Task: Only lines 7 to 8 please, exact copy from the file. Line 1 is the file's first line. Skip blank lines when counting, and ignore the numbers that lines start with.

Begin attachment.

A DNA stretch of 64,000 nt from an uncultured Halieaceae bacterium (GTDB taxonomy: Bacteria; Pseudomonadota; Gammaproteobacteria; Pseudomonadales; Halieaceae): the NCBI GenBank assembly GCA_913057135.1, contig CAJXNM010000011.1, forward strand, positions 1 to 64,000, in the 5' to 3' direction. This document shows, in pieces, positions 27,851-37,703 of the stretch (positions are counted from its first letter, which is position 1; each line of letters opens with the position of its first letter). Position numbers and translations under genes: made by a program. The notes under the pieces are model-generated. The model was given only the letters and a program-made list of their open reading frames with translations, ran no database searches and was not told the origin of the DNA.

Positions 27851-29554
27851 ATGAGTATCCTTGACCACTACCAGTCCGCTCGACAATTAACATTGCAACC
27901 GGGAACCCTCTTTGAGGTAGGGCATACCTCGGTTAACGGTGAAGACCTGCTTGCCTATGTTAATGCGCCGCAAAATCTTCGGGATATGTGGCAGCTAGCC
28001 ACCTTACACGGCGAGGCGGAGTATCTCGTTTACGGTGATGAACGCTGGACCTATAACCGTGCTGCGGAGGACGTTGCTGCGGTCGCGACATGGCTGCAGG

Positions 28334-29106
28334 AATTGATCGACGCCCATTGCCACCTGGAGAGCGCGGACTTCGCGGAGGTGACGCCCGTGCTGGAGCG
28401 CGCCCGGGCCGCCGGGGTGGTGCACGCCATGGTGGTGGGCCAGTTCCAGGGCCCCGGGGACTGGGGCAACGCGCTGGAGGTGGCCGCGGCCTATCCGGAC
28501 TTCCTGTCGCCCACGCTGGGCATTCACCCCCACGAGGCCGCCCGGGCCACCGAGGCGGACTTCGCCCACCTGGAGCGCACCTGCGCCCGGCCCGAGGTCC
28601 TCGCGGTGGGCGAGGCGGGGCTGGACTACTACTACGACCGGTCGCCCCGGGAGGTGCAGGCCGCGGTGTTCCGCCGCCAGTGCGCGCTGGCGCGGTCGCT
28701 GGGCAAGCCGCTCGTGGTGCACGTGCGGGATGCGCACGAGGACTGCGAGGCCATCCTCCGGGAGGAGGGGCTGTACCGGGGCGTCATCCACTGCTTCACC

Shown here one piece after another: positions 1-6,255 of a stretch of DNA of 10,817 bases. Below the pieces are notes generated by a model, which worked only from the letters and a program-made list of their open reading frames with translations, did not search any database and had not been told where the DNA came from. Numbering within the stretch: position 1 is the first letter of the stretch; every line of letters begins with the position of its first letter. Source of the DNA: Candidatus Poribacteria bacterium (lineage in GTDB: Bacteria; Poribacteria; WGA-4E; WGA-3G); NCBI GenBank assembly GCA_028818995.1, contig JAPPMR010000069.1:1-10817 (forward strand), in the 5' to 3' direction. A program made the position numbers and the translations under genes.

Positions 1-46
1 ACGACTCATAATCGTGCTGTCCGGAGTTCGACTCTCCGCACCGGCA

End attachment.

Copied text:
28334 AATTGATCGACGCCCATTGCCACCTGGAGAGCGCGGACTTCGCGGAGGTGACGCCCGTGCTGGAGCG
28401 CGCCCGGGCCGCCGGGGTGGTGCACGCCATGGTGGTGGGCCAGTTCCAGGGCCCCGGGGACTGGGGCAACGCGCTGGAGGTGGCCGCGGCCTATCCGGAC